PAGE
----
Publicly funded overactive bladder drug treatment patterns in Ontario over 15 years: An ecological study
Introduction: Medication is an important option for patients with overactive bladder (OAB), with four different drugs approved over the last 10 years, including the first non-anticholinergic treatment, mirabegron. We set out to describe the number and rate of users of medication for the management of OAB over the last 15 years among residents of Ontario, Canada covered by the public drug programs.
Methods: We conducted a population-based, repeated cross-sectional study examining quarterly publically funded prescription claims for OAB medications from January 2000 to June 2016 in Ontario, Canada.
Results: We report two major changes in prescription patterns for OAB. The first was the rise of newer, more selective anticholinergics (tolterodine, solifenacin, and darifenacin) replacing oxybutynin. This led to a 54.8% reduction in the rate of users of oxybutynin over the study period from 10.4 users/1000 beneficiaries in 2000 to 4.7 users/1000 beneficiaries in 2016. Recently, we saw the emergence of mirabegron as the most commonly prescribed treatment for OAB. By the final quarter of the observation period, mirabegron was the most commonly used OAB treatment with 25.0% (n=19 411) of all OAB medication users in Ontario (n=77 660).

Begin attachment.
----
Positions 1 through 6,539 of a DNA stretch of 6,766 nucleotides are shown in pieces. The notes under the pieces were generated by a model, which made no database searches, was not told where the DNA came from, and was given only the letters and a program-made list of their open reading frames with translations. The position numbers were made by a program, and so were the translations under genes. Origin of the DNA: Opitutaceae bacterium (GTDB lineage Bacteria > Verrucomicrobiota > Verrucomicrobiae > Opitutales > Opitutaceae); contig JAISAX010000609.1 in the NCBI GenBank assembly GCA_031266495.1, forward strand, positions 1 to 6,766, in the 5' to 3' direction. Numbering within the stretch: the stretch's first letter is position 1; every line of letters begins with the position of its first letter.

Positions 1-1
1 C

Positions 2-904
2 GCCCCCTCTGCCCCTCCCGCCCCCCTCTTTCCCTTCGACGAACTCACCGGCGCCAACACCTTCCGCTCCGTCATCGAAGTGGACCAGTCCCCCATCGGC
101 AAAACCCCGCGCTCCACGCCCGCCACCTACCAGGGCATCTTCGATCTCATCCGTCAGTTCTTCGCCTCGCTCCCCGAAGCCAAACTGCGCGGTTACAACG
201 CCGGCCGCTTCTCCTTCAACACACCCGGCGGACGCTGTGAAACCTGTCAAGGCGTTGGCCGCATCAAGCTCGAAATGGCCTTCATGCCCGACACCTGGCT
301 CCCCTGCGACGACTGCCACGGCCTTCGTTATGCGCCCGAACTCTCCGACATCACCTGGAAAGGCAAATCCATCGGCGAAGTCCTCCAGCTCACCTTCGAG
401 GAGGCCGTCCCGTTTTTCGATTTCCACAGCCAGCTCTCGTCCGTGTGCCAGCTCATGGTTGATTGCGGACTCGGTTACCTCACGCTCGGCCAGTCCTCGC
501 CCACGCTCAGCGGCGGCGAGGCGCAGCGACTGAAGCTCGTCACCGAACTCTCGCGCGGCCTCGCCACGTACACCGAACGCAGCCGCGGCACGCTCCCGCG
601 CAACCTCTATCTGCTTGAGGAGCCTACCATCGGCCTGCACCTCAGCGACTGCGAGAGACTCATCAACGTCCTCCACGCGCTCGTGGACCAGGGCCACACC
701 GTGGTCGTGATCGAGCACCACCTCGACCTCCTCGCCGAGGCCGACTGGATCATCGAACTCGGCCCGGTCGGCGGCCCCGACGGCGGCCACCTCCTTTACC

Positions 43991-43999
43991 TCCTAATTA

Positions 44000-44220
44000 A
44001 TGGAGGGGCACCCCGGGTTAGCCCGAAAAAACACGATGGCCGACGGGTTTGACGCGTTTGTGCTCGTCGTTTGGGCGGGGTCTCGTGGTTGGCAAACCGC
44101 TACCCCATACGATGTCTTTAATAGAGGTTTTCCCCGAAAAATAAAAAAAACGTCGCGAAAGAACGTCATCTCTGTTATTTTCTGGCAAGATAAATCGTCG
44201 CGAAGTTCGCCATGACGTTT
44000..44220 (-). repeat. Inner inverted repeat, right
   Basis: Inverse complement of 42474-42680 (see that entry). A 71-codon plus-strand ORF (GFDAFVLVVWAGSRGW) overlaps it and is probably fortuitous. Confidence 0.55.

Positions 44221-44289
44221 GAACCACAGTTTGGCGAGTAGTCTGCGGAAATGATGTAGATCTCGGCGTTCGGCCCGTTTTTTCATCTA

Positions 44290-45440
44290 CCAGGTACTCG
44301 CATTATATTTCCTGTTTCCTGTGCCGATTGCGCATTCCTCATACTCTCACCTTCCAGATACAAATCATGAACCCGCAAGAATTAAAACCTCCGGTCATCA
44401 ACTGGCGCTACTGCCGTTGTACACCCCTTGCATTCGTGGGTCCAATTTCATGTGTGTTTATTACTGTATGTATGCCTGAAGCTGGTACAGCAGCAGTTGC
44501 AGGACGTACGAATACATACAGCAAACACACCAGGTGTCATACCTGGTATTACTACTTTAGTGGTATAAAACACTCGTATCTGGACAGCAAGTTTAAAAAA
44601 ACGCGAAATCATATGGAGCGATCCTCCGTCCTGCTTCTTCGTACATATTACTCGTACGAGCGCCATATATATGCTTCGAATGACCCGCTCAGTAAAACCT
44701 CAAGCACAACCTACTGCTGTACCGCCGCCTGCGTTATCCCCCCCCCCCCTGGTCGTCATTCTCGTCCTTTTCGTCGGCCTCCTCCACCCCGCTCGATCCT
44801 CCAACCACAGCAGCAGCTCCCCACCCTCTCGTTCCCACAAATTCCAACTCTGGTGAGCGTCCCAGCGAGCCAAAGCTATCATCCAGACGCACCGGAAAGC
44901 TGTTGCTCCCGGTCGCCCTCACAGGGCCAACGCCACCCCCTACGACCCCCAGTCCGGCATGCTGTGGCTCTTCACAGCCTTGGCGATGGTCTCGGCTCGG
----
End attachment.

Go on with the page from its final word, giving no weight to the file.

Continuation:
Conclusions: Our findings highlight the rapid uptake of novel agents and a major shift in the treatment of OAB over the last three years.
You, the Author(s), assign your copyright in and to the Article to the Canadian Urological Association. This means that you may not, without the prior written permission of the CUA:
- Post the Article on any Web site
- Translate or authorize a translation of the Article
- Copy or otherwise reproduce the Article, in any format, beyond what is permitted under Canadian copyright law, or authorize others to do so
- Copy or otherwise reproduce portions of the Article, including tables and figures, beyond what is permitted under Canadian copyright law, or authorize others to do so.
The CUA encourages use for non-commercial educational purposes and will not unreasonably deny any such permission request.
You retain your moral rights in and to the Article. This means that the CUA may not assert its copyright in such a way that would negatively reflect on your reputation or your right to be associated with the Article.
The CUA also requires you to warrant the following:
- That you are the Author(s) and sole owner(s), that the Article is original and unpublished and that you have not previously assigned copyright or granted a licence to any other third party;
- That all individuals who have made a substantive contribution to the article are acknowledged;
- That the Article does not infringe any proprietary right of any third party and that you have received the permissions necessary to include the work of others in the Article; and
- That the Article does not libel or violate the privacy rights of any third party.